Portions of the High Plains were not settled until the early 20th century because water was needed for irrigation. Responding to pressure for Western settlement, Congress created the Reclamation Service in 1902. Its purpose was to develop water resources by making possible cultivation of what was considered desert wasteland. One effort was the Riverton Project. Located in the Wind River Basin it was undertaken by the Bureau of Reclamation in 1920.
The Midvale Irrigation District of the Riverton Project involves 73,000 acres, three dams — Bull Lake Dam to the south and Diversion Dam and Pilot Butte Dam to the east, 100 miles of canals and 300 miles of laterals. Diversion Dam, completed in 1923, diverts water from the Wind River to the Wyoming Canal. It is noteworthy as the first dam in the nation with a road incorporated into its structure and the first to contain a fish ladder.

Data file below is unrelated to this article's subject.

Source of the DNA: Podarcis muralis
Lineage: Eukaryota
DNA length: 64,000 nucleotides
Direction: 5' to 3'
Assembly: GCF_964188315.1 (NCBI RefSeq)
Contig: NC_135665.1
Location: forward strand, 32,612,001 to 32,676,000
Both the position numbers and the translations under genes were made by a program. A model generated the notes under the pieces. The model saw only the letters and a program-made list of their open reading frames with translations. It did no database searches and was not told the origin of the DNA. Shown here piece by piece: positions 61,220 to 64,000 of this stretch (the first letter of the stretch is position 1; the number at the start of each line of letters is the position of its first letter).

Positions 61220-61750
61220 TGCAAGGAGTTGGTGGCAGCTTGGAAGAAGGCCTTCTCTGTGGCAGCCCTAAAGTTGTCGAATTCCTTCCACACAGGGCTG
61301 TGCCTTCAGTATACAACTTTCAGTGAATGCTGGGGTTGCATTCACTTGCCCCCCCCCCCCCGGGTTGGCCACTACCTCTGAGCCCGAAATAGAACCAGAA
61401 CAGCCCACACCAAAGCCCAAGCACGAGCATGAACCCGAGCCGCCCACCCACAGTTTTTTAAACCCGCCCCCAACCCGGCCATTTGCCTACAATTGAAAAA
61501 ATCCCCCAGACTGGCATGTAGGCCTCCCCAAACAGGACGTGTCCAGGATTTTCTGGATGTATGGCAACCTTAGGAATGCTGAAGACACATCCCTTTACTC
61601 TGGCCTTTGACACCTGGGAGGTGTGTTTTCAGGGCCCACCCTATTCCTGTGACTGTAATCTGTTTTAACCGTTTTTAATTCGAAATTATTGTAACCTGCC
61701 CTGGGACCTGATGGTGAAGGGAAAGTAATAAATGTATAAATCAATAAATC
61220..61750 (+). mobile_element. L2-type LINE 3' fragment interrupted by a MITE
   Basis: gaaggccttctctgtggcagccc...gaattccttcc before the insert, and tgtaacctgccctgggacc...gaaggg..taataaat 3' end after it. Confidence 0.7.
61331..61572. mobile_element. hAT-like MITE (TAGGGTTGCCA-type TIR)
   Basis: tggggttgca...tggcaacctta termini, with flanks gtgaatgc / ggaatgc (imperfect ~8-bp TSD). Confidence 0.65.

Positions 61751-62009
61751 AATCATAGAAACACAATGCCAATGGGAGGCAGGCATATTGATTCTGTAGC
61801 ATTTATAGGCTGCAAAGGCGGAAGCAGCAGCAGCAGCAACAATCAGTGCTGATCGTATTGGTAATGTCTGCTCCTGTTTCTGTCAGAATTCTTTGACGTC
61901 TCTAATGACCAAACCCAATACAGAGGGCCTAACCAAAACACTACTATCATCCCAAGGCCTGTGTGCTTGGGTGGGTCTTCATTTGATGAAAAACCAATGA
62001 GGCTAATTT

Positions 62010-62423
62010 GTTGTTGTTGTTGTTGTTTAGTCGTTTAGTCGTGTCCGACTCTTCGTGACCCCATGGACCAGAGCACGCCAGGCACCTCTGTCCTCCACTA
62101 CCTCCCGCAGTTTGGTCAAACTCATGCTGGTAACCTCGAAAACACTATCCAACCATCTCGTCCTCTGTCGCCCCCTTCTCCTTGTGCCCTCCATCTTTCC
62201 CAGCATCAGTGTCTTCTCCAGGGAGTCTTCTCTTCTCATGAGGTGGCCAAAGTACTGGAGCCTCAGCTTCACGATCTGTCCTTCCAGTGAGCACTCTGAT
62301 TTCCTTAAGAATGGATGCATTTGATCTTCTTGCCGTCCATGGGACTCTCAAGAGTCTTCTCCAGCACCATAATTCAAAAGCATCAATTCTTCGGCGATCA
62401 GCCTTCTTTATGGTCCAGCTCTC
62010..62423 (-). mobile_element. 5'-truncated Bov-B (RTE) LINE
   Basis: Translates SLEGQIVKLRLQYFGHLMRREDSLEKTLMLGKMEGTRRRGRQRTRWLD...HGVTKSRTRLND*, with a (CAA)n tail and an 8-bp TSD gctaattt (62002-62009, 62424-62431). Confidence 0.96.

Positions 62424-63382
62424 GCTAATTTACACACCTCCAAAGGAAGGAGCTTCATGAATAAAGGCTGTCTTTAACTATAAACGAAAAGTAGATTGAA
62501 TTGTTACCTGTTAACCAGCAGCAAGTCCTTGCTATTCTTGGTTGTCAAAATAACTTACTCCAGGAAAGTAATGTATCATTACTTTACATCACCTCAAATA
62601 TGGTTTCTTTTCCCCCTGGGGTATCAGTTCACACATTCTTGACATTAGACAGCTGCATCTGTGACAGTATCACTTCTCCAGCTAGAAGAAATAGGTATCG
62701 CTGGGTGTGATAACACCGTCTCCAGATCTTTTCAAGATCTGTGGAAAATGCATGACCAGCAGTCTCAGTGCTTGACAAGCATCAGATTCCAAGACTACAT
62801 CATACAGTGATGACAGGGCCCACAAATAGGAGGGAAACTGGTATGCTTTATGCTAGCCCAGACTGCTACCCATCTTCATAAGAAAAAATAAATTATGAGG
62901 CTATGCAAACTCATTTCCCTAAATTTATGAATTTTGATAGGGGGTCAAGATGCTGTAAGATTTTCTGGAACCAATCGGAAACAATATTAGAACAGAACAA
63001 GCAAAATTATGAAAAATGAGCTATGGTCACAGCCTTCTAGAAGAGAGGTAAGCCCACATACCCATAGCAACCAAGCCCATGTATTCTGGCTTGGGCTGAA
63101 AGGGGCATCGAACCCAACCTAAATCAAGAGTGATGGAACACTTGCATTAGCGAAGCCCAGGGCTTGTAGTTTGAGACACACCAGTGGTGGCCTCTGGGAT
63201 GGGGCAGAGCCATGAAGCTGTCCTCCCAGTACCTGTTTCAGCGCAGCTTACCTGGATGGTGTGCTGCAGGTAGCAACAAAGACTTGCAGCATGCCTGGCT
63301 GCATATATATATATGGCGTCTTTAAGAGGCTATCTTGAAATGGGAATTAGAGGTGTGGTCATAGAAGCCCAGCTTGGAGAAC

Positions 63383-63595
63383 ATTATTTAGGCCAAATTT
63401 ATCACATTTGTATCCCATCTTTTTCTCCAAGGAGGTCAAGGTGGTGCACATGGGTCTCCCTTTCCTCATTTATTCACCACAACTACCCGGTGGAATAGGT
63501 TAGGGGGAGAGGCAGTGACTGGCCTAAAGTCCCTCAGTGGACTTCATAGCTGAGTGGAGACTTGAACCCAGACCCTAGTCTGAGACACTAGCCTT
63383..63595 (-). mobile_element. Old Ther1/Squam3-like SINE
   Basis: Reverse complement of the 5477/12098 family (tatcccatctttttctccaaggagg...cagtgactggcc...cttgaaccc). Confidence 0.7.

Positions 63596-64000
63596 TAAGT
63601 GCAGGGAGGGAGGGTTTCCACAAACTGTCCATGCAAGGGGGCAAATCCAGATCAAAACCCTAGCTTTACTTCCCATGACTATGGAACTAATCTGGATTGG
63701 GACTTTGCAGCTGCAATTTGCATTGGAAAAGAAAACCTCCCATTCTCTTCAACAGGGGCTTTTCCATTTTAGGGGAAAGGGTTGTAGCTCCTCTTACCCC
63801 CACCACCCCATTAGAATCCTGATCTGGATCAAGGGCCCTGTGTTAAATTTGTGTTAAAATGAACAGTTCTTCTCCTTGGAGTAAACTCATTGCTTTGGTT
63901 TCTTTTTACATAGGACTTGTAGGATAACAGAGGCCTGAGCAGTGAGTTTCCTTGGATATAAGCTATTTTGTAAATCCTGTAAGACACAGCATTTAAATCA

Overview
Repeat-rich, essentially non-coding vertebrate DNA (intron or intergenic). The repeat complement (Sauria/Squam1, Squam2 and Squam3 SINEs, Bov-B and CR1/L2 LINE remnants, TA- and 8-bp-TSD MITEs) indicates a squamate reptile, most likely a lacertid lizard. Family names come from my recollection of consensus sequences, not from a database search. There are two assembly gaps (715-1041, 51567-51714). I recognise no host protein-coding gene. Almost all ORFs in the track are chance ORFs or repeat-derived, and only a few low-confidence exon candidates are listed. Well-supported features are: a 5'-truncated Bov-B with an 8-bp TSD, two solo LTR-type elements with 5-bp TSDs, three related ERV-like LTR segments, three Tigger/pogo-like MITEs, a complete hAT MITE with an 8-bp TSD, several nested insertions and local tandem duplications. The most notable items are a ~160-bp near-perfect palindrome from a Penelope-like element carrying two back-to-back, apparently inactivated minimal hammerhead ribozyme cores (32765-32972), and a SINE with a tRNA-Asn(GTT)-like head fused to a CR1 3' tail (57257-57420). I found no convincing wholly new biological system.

Historian T.A. Larson describes the Riverton irrigation project as "a perennial object lesson in the formidable difficulties inherent in large-scale reclamation projects in the West." Initially posing financial and engineering problems, it came to involve legal and political issues. During the rise of Native American self determination the Arapaho and Shoshone tribes exercised their right to Wind River water, granted by an 1868 treaty. Court battles
were fought over water used to irrigate land opened to homesteading by Congress in 1905. The struggle highlights the importance of water to the West.